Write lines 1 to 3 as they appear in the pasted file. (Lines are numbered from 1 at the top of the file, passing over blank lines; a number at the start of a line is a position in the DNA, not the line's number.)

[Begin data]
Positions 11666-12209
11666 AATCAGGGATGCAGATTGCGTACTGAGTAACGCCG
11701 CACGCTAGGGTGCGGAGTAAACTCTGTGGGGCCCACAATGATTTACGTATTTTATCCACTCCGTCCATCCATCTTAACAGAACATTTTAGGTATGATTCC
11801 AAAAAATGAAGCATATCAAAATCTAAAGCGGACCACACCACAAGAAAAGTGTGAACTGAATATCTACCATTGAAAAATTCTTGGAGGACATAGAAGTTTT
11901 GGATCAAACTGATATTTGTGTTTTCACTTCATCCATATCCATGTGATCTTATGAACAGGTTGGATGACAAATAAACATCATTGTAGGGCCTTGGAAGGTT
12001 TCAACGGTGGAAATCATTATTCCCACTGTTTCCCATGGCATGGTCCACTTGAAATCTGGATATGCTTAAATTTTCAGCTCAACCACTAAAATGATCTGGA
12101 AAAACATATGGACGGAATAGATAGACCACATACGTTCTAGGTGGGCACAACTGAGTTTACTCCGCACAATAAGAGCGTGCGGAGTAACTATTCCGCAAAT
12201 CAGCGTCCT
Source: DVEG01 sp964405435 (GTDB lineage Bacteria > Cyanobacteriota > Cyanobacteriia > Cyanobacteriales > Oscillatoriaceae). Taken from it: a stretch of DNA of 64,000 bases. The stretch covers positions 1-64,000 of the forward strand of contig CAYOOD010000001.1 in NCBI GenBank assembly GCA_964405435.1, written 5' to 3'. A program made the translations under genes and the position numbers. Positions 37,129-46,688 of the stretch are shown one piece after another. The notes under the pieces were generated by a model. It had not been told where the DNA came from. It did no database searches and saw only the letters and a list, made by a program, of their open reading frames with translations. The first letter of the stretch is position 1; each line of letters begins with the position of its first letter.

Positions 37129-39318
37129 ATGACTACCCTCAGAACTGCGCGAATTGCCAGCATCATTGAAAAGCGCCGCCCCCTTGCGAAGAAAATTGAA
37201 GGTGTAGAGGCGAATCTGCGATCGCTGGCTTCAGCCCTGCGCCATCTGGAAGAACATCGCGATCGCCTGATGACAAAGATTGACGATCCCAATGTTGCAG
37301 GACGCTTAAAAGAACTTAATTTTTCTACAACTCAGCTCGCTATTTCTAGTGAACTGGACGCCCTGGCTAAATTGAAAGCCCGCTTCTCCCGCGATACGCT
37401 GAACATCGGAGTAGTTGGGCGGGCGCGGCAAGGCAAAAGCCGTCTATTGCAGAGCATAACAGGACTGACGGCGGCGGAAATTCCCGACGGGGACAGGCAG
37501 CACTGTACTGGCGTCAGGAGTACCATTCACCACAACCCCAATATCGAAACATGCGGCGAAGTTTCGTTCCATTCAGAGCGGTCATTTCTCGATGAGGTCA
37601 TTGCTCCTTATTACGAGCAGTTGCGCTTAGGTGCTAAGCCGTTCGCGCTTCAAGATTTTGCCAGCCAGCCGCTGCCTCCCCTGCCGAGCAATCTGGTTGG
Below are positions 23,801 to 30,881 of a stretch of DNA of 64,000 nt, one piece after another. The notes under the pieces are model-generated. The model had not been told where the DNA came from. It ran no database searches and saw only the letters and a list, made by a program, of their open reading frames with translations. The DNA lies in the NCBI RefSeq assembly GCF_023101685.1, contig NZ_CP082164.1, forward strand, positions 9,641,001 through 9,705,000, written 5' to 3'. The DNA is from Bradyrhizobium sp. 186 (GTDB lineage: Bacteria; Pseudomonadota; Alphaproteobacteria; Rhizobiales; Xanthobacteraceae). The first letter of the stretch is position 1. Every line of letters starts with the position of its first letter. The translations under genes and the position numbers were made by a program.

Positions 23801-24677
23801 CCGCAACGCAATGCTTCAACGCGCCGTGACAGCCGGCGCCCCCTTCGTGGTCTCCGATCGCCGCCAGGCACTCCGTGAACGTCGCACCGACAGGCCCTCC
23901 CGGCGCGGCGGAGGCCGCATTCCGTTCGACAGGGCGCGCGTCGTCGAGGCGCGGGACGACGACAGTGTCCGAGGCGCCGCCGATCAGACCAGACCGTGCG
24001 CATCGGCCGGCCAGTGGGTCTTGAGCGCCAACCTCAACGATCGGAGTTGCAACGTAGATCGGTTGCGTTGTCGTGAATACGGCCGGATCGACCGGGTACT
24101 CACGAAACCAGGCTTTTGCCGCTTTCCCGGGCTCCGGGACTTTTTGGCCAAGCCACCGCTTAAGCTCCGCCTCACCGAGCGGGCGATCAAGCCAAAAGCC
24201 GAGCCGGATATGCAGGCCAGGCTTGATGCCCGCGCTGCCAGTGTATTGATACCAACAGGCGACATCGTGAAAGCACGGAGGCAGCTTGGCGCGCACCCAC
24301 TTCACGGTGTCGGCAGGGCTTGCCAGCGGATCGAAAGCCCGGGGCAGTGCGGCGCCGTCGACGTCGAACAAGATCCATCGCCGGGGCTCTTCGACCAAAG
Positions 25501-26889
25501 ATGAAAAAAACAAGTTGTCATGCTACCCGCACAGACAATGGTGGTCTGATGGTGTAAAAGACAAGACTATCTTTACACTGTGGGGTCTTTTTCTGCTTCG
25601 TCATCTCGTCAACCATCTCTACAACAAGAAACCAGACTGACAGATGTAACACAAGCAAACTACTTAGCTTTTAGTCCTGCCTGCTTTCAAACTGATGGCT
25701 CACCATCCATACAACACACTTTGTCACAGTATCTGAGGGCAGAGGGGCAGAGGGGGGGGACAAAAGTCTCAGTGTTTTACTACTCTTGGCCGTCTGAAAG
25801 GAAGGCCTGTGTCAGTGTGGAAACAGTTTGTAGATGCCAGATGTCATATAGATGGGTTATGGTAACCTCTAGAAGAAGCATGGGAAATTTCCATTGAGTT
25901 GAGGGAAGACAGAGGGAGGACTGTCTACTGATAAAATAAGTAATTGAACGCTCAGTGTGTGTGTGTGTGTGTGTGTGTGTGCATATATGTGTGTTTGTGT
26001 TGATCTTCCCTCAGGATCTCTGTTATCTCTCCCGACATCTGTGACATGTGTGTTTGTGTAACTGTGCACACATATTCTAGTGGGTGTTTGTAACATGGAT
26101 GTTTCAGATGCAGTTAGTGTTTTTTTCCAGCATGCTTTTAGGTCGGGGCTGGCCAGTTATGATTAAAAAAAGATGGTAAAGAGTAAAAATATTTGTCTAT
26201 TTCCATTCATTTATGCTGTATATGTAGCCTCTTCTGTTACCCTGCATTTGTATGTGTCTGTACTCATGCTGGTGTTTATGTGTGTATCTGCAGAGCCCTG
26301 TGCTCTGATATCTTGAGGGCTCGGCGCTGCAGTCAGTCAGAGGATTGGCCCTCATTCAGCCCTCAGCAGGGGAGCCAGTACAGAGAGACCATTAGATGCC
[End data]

Positions 11666-12209
11666 AATCAGGGATGCAGATTGCGTACTGAGTAACGCCG
11701 CACGCTAGGGTGCGGAGTAAACTCTGTGGGGCCCACAATGATTTACGTATTTTATCCACTCCGTCCATCCATCTTAACAGAACATTTTAGGTATGATTCC